But perhaps, first we need to ask ourselves do we have anyone to tell it to? Do we know enough people, have enough friends that are outside of the church. I don’t mean people who go to other churches. I mean people who don’t go to church, either because they left or they never went in the first place?
I’m not talking about making contacts with people to convert them. I’m talking about having friends with whom you can have honest conversations and share each other’s lives. In the midst of conversation the topic of faith might naturally come up. We listen to them, and they may even ask us questions about our faith if they feel safe.
But what should we do when they do ask? The Good News, the Gospel is great, but it only makes a difference anyone to the extent that they can see the difference it has made for, and in, you.
We can be afraid to talk about our faith. We have either heard stories or experienced ourselves incidents that drove people away from the church from God. We certainly don’t want to do that, and it can feel safer to be silent. We may think, “Surely, God will provide another path for that person, right?”
In Romans 10:13-15 Paul talks about this. In the second part of verse 14 he says, “How can they hear without someone preaching to them.” We don’t have to preach per se, but we need to be able to tell our story. These days we cannot presume others already know about the Gospel. We cannot presume that they grew up in the faith, something that they’ve always had and never questioned. Jesus announced his message in public, a brand new way of thinking about things. Peter, Paul, and the other disciples had to introduce this brand new idea within the Jewish culture and also the Greek world. They had to know what they believed and why, so that they could talk about it with other people, which they clearly did. We have to be prepared for that too. The bonus is that in the process we develop a deeper relationship with God. In Philemon 1: 6 Paul says, “I pray that you may be active in sharing your faith, so that you will have a full understanding of every good thing we have in Christ.”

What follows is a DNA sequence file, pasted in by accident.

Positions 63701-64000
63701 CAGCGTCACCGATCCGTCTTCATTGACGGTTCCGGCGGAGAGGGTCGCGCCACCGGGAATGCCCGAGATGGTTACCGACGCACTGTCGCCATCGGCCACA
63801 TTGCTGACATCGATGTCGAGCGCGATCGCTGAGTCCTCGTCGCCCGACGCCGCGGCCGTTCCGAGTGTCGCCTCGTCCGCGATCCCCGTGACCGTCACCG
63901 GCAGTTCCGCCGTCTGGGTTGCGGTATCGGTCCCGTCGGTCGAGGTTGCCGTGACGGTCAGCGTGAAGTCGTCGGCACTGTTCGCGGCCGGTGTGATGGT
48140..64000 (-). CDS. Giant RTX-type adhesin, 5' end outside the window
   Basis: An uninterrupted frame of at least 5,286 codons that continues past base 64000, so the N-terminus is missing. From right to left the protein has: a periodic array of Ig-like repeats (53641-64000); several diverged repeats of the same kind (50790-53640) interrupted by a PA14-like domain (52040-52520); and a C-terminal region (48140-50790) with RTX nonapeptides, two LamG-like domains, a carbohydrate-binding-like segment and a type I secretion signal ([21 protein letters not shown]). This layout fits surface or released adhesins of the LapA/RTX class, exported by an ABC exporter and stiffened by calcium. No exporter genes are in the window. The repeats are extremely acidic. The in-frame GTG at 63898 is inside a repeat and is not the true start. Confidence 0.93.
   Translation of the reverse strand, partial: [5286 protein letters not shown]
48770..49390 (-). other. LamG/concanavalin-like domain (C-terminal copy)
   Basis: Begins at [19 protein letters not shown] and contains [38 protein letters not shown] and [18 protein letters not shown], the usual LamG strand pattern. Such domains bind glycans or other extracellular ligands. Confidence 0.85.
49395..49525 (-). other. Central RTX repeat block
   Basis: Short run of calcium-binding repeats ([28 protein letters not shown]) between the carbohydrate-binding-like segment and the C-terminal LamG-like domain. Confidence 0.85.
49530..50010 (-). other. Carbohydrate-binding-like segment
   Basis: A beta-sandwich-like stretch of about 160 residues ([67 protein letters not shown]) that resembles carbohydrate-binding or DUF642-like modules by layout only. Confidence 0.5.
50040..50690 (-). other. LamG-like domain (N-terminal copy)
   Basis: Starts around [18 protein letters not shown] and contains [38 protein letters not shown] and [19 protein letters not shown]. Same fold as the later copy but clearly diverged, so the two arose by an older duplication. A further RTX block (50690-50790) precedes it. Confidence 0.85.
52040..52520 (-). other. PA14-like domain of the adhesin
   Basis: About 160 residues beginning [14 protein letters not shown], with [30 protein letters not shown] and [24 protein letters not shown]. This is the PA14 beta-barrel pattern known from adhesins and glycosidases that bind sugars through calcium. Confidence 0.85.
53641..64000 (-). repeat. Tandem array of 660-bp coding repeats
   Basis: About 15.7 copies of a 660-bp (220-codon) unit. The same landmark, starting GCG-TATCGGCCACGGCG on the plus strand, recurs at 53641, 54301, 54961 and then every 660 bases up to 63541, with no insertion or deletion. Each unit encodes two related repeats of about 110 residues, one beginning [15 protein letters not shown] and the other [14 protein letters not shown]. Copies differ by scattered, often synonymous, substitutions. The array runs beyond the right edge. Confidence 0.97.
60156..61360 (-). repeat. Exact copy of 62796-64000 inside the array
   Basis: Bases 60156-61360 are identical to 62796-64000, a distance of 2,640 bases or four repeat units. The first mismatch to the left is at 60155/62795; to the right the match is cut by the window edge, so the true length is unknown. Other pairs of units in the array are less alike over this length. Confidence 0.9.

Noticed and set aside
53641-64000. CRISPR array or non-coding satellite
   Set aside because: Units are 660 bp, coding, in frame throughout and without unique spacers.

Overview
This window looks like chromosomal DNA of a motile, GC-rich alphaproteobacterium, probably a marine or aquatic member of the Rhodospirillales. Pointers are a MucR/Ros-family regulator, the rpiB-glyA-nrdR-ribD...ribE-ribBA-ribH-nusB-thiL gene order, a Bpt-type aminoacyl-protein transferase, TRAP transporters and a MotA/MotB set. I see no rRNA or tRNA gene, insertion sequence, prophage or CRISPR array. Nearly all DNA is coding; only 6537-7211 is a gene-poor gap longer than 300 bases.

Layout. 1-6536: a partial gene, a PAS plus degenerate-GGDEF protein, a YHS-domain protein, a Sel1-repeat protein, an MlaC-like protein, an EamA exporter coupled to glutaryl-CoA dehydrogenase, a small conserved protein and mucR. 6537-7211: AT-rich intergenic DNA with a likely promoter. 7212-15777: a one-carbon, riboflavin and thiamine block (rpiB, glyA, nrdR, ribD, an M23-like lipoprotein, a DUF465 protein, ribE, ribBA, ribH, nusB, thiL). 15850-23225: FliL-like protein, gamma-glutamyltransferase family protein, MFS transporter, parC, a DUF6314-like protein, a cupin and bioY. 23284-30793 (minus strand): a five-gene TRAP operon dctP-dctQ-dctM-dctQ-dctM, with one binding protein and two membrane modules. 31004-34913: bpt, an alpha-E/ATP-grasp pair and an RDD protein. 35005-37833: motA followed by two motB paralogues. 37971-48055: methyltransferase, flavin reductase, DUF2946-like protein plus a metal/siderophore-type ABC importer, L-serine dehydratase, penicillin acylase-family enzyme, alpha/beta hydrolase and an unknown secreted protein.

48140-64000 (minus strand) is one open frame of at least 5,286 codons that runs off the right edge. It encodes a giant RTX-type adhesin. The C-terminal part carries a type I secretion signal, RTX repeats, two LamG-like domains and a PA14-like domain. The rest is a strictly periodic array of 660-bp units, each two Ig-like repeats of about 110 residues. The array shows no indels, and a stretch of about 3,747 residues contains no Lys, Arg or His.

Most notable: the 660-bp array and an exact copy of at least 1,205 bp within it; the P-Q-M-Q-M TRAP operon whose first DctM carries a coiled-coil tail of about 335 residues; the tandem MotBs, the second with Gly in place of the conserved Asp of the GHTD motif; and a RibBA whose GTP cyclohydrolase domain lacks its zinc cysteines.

However, before we even get to our story, we need to be willing to listen, really hear people and about their needs. We may never get the chance to tell our story, but we need to be ready when we have the opportunity.
First we look at how to tell a bad story. [Video shown of examples.] There is the superior story, like we saw in the video. If you were here a couple of weeks ago you heard me reference of story where a Pharisee was praying to God and thanking God that he was better than everybody else. Who wants to hear from someone like that?
Then there’s the long winded story, the one that goes on and on. It’s your whole life history. A good story is brief. Sometimes it’s referred to as an elevator story, a story that you can tell someone as you ride on the elevator to your floor. It’s three minutes or less. It could also be considered 100 words or less.
There’s the fuzzy story. It’s too vague. It’s not specific about what Christ has really done in your life. It may talk a lot about spirituality but it doesn’t tell people about the concrete difference that Jesus has made in your life.
Then there is the religion-eese, also in the video. That might be (hopefully is) an exaggeration, but we need to be careful about using inside or language that people outside of the church don’t understand. They won’t know what you’re talking about, and in the worst cases it can sound pretentious.
And finally, there are the weird God stories. These are stories that might be very personally important to us in our walk with God but to people outside the church that just might sound a little strange and therefore kind of scary. These are great stories to share in our small groups or with our friends within the church. They can be very inspiring to encourage other people already in the faith, but they’re not encouraging for people who are outside of the church.
What a listener wants to know is what you were like before your experience with Christ. They want to know what that experience was, what made you decide. And then, they want to know how did it change you. How are you different now? It is the classic before and after. They want to see a before picture and an after picture. That is what is compelling to people. What difference does it make in your life?